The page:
*(Wikipedia): “American philosopher, logician, mathematician, and scientist who is sometimes known as “the father of pragmatism”. Peirce considered himself, first and foremost, a logician. He made major contributions to logic, a subject that, for him, encompassed much of what is now called epistemology and the philosophy of science. He saw logic as the formal branch of semiotics, of which he is a founder, which foreshadowed the debate among logical positivists and proponents of philosophy of language that dominated 20th-century Western philosophy. Additionally, he defined the concept of abductive reasoning, as well as rigorously formulated mathematical induction and deductive reasoning. As early as 1886, he saw that logical operations could be carried out by electrical switching circuits. The same idea was used decades later to produce digital computers.”
From the Stanford Encyclopedia of Philosophy:
“Peirce’s Sign Theory, or Semiotic, is an account of signification, representation, reference and meaning. Although sign theories have a long history, Peirce’s accounts are distinctive and innovative for their breadth and complexity, and for capturing the importance of interpretation to signification. For Peirce, developing a thoroughgoing theory of signs was a central philosophical and intellectual preoccupation. The importance of semiotic for Peirce is wide ranging. As he himself said, “[…] it has never been in my power to study anything,—mathematics, ethics, metaphysics, gravitation, thermodynamics, optics, chemistry, comparative anatomy, astronomy, psychology, phonetics, economics, the history of science, whist, men and women, wine, metrology, except as a study of semiotic” (SS 1977, 85–6). Peirce also treated sign theory as central to his work on logic, as the medium for inquiry and the process of scientific discovery, and even as one possible means for ‘proving’ his pragmatism. Its importance in Peirce’s philosophy, then, cannot be overestimated.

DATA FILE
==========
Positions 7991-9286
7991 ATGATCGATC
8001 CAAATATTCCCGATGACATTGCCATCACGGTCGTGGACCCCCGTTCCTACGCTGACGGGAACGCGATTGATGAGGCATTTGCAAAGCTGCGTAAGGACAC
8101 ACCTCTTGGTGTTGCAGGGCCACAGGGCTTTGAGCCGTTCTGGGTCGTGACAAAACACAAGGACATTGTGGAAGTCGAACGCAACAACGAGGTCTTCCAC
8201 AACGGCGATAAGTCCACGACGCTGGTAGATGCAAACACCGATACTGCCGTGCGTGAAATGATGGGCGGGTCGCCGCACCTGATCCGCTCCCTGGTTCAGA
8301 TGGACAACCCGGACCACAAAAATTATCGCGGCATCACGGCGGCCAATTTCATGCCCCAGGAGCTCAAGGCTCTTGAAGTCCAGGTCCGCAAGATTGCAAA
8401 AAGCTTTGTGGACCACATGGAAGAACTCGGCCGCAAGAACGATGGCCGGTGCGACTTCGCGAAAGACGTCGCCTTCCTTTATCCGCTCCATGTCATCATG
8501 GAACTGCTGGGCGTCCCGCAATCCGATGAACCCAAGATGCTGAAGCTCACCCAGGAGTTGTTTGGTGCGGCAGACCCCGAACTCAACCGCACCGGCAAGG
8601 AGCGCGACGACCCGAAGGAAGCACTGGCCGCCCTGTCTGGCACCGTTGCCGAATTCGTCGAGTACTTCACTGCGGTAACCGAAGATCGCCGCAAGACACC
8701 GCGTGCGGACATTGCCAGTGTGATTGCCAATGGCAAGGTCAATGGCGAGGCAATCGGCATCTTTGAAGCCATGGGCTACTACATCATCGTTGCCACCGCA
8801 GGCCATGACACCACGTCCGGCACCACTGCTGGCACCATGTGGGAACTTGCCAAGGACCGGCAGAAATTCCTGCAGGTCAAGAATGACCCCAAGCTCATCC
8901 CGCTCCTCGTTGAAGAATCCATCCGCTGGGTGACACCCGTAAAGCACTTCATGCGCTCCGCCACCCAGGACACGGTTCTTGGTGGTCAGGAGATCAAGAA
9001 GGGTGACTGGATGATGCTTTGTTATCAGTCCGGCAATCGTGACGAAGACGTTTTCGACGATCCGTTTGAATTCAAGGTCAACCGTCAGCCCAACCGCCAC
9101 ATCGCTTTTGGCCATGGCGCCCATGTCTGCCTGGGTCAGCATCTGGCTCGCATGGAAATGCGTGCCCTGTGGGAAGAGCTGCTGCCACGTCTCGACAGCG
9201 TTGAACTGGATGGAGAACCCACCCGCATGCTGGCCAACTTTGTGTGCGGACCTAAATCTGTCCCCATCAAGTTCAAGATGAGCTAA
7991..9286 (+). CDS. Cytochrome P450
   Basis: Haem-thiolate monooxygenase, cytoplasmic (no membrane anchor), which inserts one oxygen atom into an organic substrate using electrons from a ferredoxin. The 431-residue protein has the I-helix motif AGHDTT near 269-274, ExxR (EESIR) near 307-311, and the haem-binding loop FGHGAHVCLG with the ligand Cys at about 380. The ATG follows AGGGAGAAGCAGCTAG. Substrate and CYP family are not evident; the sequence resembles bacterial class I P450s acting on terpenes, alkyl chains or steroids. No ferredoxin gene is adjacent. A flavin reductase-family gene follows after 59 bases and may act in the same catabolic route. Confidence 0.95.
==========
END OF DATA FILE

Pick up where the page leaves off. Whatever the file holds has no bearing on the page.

Across the course of his intellectual life, Peirce continually returned to and developed his ideas about signs and semiotic and there are three broadly delineable accounts: a concise Early Account from the 1860s; a complete and relatively neat Interim Account developed through the 1880s and 1890s and presented in 1903; and his speculative, rambling, and incomplete Final Account developed between 1906 and 1910. The following entry examines these three accounts, and traces the changes that led Peirce to develop earlier accounts and generate new, more complex, sign theories. However, despite these changes, Peirce’s ideas on the basic structure of signs and signification remain largely uniform throughout his developments. Consequently, it is useful to begin with an account of the basic structure of signs according to Peirce…”
Poetics of the Flesh: An Interview with Kaja Silverman
Janell Watsonthe minnesota review (2011) 2011 (76)
“Kaja Silverman’s body of work spans the disciplines of English, film studies, semiotics, psychoanalytic criticism, feminist theory, masculinity studies, and art history. In this interview, Silverman discusses her career as an interdisciplinarian, beginning with the days when interdisciplinarity was not yet trendy and continuing with her nineteen years in the rhetoric department at the University of California at Berkeley. She describes the evolution of her relationship to Freud’s thought, her ongoing commitment to feminism, her more recent engagement with Heidegger, and the place of painting, photography, and poetry in her work. Other figures discussed include John Donne, James Coleman, Gerhard Richter, and Hannah Arendt. The interview culminates with some thoughts on the concepts of flesh and of analogy, the topic of the book she is currently writing.”